Saturday, July 05, 2014

This Week in Texas Methodist History   July 6

John Hanner Recommends Fountain Pitts as Head of Texian Mission  

July 10, 1838

Martin Ruter’s death in May 1838 did nothing to discourage other Methodist preachers from volunteering for Texas.  It actually had the opposite effect.  Ruter was extremely well known in Methodist circles, especially throughout the Ohio Valley because of service as Book Agent in Cincinnati for eight years.     

As most readers of this column already know, Littleton Fowler was appointed head of mission to take Ruter’s place until Texas was attached to the Mississippi Conference in December 1838.  In the months immediately following Ruter’s death, several preachers floated ideas for the direction the Texian Mission should take, none more interesting than the suggestion that Fountain E. Pitts be named as Ruter’s replacement. 

Fountain Elliot Pitts was born in Georgetown, Kentucky, in 1808.  Bishop Roberts ordained him deacon in 1826 and Bishop Soule in 1828, both in the Kentucky Conference.  He was elected a delegate to the General Conference of 1832 (note his extreme youth when elected—He was only 23 years old at the time.)   He was later elected a delegate to every other General Conference (save one—1866) for the rest of his life.  

Pitts became known to the entire denomination when in 1835 he was selected to establish Methodist missions in South America—specifically Argentina, Brazil, and Uruguay.  His greatest success was in Buenos Aires, and he returned to Kentucky in 1836.  

 He attained the rank of Colonel in the 81st Tennessee and participated in the Battle Vicksburg, alternately preaching and fighting thereby earning the sobriquet “the Fighting Parson.”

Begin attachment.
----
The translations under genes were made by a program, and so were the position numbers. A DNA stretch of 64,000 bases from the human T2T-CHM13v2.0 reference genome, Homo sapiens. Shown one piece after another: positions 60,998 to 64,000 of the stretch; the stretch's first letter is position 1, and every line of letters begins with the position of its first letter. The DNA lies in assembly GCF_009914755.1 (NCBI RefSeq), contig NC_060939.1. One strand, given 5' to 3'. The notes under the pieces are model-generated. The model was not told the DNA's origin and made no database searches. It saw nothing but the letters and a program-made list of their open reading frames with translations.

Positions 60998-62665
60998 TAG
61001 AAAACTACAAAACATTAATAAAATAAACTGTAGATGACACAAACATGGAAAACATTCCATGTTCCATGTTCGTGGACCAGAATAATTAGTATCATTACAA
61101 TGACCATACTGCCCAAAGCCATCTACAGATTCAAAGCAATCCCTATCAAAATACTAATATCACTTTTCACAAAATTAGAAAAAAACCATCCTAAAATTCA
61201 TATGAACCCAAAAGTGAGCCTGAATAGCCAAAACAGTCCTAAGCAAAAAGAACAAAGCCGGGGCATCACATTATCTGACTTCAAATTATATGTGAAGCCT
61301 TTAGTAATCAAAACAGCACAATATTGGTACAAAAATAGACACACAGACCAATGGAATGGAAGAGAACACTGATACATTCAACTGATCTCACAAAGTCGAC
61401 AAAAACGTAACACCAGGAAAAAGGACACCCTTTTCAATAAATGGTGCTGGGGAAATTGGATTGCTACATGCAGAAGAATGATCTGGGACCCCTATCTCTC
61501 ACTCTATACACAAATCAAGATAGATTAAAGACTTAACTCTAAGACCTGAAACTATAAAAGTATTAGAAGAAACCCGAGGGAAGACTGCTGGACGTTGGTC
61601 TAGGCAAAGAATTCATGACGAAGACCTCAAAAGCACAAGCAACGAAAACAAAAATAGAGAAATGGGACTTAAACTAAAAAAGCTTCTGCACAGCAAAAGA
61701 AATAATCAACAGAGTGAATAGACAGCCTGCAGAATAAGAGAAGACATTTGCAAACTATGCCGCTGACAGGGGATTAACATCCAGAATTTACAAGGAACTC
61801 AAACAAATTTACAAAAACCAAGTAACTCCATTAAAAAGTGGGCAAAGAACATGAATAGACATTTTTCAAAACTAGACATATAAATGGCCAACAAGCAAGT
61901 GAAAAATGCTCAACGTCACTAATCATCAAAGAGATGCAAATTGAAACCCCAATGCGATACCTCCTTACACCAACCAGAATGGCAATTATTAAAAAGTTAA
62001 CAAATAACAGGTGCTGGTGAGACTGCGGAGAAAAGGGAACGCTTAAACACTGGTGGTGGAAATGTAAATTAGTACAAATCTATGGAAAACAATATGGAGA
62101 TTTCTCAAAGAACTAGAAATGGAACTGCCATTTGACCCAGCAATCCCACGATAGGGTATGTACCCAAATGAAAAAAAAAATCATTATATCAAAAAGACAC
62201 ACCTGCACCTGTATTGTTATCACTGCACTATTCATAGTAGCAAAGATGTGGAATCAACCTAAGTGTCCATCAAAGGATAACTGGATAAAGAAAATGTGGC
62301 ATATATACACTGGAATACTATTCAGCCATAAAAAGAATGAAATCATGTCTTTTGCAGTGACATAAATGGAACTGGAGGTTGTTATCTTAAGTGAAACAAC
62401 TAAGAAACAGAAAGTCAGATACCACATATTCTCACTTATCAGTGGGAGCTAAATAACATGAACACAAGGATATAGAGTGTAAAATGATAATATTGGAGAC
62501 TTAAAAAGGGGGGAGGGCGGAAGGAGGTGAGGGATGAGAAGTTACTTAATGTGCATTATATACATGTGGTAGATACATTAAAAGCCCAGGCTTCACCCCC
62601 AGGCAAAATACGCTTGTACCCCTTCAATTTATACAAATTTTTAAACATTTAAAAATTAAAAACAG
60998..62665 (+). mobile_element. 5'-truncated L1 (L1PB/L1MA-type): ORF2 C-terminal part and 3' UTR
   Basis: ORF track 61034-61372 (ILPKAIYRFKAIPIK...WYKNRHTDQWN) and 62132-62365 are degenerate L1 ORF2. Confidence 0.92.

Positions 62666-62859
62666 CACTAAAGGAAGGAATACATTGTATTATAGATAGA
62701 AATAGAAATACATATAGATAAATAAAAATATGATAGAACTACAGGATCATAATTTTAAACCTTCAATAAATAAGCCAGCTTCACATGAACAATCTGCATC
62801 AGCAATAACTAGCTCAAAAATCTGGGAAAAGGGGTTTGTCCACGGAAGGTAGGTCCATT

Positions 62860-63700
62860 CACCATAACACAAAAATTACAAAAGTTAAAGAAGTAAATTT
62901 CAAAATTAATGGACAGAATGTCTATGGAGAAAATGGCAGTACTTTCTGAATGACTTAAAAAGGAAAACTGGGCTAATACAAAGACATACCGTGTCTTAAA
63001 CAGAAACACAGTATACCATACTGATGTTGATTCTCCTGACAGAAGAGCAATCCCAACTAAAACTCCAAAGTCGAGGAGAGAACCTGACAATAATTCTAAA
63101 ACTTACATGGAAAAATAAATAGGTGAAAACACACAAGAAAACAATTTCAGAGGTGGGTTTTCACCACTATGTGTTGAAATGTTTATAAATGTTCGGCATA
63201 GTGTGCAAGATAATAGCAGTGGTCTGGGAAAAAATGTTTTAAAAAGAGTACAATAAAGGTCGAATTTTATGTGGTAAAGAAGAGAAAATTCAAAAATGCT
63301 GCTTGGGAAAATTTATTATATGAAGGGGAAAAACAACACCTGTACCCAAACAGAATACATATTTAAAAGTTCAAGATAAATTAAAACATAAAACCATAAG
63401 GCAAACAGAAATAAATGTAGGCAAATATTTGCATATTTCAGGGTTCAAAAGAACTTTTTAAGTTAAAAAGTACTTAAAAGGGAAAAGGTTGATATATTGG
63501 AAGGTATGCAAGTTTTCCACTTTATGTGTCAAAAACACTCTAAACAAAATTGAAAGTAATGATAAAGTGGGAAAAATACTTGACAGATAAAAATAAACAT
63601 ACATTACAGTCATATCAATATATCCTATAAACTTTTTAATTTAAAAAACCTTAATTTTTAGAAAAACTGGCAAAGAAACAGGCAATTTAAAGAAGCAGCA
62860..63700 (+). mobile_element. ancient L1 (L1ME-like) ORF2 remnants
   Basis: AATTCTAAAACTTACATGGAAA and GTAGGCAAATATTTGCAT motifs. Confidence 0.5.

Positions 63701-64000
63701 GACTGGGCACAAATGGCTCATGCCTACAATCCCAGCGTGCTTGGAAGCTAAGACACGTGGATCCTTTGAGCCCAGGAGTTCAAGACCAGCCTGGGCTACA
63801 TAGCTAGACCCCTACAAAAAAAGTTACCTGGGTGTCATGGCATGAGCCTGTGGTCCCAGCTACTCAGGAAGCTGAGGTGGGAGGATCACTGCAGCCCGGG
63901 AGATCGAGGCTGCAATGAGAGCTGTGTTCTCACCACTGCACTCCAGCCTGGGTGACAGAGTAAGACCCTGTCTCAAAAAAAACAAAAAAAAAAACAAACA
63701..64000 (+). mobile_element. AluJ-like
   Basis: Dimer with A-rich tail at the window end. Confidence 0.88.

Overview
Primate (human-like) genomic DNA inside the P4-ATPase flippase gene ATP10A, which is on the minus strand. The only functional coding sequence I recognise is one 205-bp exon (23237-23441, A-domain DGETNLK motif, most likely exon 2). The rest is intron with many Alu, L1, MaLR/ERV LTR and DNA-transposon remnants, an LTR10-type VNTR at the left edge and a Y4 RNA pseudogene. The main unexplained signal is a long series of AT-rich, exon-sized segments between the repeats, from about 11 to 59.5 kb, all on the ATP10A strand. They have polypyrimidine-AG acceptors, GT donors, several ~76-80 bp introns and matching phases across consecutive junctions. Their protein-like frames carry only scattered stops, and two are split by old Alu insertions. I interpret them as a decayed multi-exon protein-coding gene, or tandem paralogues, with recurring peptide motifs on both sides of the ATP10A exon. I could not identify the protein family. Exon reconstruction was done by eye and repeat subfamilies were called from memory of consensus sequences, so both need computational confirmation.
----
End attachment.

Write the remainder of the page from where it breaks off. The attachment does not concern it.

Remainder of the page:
Pitts died during the 1874 General Conference of the MECS at Louisville where his first funeral service was conducted in Walnut Street church.  His body was then loaded on the railroad and sent to Nashville.   The Advocate requested mourners to meet the train at the Nashville station and process to McKendree Church for a second funeral before his interment in Mt. Olivet Cemetery.  

Here is a portion of Hanner’s letter to Fowler recommending Pitts

Ten[nessee,] Franklin July 9th 1838
My Beloved Fowler
The Quarterly Meeting here has just closed. Brother Pitts was present. We had a talk about going to Texas as missionaries. Your pressing appeal to Bro. [Robert] Paine, in behalf of this cause, calling for Pitts as a laborer drew his attention, and enlisted his feelings. This morning he mailed a letter to Rev. N[athan] Bangs, stating that if no appointment has been made in view of the vacancy occasioned by Dr. Ruter’s death, he & myself were willing and ready to go in company to that Republic as missionaries, at any time. We concluded that you had written to the appointing power, recommending certain persons, perhaps Pitts, among the rest. He requested Bangs to answer him immediately, perhaps he will get it in Aug. If we are appointed, we think of leaving our families here, for the first six, or twelve months, until we can get something of a home for them there. We believe that Texas is destined, at no distant day, to become one of the first countries on the globe. Bro. Fowler, you know that it is important to have such man as Fountain E. [Pitts] in that country so soon as practicable…
 Pitts is the man to carry out such plans, in conjunction with yourself & others of the same stamp. He speaks Spanish you know; and has an eye to Mexico. Perhaps, God intends through Texas, to plant the gospel amid the dulusions[sic] of that old Country*

*The idea that Texas would be the launching pad for evangelizing Mexico continued for a very long time and resulted in the establishment of a series of mission schools along the Texas Mexico border.  


Post a Comment

<< Home